Vital Inconsistencies – Autistic Parenting

I have found that there’s this idea in modern parenting that leads to a great deal of what I’d call “unnecessary consistencies.” The idea is basically that if children do something childish or inappropriate then they’ll forever be doing it. Or, conversely, that if they aren’t doing something that will eventually become necessary for them to do then they’ll never do it. This belief seems to discount the fact that all children grow and learn and have different needs at different times in their lives.

This got a little long so I summed up my main points at the end 🙂

As an Autistic parent, I’ve always tried to follow my children’s leads. As a new parent I read a great deal about child development, how children learn, attachment theory, biological norms for humans, etc and came to the conclusion that I should trust my children and follow their leads when it came to what they were ready to learn and what they could handle doing.

I’m not sure how much of my openness to that came from my own experiences of being not-believed by the adults in my life, but regardless it has worked quite well so far.

Until recently I hadn’t really thought about why following my children’s lead about what they can handle works so well, but when I look at my own life I can see this:

When I allow myself to respect my needs when possible, I’m more able to follow uncomfortable social customs in the times when I find it socially necessary or beneficial for me to do them.

I’ll give some examples. I’m giving clothing examples because wearing clothing is a legal issue, even with tiny children, in the US where I live. So this is even an issue that often matters legally. What I say is even more true with Autistic behaviors like stimming or communication styles that don’t create any legal issues or harm to others.

I don’t wear “regular clothes” while at home. My summer “house clothes” are boxer shorts and a loose tank top. These aren’t things that I’d feel comfortable wearing out in public, but because I don’t wear regular clothes at home, I can more easily manage wearing more socially acceptable clothing when I need or want to.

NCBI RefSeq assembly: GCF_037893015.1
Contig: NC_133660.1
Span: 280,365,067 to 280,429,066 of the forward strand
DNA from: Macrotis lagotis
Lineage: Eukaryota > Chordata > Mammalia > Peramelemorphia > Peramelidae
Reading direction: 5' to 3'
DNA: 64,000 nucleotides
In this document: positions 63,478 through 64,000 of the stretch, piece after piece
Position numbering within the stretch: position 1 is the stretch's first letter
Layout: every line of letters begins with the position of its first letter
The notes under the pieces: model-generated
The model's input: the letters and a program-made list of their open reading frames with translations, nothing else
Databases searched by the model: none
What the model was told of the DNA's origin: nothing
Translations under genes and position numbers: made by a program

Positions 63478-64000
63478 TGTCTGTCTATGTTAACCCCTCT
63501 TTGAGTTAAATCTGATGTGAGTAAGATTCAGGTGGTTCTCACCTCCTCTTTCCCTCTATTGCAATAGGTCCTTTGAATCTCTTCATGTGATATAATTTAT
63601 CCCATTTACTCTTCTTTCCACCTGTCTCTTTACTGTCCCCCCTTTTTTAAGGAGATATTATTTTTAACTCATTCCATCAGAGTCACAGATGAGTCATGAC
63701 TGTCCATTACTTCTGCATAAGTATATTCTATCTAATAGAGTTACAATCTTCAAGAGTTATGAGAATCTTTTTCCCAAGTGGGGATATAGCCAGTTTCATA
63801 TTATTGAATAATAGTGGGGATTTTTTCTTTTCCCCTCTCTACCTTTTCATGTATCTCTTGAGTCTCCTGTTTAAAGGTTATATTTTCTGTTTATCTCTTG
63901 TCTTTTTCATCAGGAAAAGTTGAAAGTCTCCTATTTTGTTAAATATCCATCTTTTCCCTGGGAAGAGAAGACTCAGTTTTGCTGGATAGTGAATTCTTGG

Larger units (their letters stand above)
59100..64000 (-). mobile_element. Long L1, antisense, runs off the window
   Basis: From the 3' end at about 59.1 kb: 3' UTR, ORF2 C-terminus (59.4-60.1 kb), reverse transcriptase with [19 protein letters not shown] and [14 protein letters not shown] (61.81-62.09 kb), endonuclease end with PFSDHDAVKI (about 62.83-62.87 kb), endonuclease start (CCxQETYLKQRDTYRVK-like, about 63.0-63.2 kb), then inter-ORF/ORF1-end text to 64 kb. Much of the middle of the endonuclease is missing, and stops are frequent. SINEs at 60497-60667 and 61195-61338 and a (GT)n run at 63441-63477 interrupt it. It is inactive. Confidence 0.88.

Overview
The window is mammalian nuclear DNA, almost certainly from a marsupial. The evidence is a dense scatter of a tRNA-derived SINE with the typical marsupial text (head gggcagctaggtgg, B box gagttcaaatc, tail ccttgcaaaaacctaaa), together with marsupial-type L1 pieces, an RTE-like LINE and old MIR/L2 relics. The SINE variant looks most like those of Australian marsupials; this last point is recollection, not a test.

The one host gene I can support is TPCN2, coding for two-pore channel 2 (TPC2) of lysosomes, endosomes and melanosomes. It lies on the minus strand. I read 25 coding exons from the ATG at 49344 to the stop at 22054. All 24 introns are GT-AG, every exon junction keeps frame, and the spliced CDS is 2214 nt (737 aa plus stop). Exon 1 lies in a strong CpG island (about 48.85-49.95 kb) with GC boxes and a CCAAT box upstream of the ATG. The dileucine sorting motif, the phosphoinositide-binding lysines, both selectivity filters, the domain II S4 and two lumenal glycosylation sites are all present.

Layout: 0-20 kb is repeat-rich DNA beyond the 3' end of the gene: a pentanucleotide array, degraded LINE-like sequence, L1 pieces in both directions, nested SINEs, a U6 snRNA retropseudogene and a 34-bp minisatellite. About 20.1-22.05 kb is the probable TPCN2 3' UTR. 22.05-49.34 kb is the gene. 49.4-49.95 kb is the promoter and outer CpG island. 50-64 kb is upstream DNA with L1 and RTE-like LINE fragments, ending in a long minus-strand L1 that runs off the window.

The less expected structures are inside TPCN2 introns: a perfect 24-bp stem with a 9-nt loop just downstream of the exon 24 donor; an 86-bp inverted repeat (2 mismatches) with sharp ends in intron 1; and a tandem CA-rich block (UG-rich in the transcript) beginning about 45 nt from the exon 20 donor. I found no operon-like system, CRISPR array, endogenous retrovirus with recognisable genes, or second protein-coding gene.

When I support myself in this way, I have more energy in reserve. If I forced myself to wear, say, a *bra all day long then I’d be melting down much more frequently, but if I only put one on for a couple hours to go out somewhere on rare occasions it’s not really a huge deal. Mostly I try to find comfortable clothing that’s also socially acceptable, but even that kind of clothing can sap my energy if I wear it for too long.

If, for some sadistic reason, my counterpart decided that I needed to be dressed at home the same way I am when I leave the house, my life would be pretty miserable. I would not be able to handle that. The whole “cleaning the house wearing high heels and pearls” thing would not work for me.

I naturally applied the reasoning behind my own needs to parenting my children even before I knew anything about autism or that any of us were Autistic. As a result my children have always had the freedom to choose to do and wear what makes them most comfortable when we’re at home, as long as they aren’t harming anyone else, just as I do. This is true even if it’s a thing that would be socially inappropriate to leave the house wearing or to do outside the home.

In my experience, supporting my children’s needs gives them the energy and reserves to better manage in situations where there aren’t accommodations and where they do have to follow certain rules and guidelines that aren’t easy for them to follow.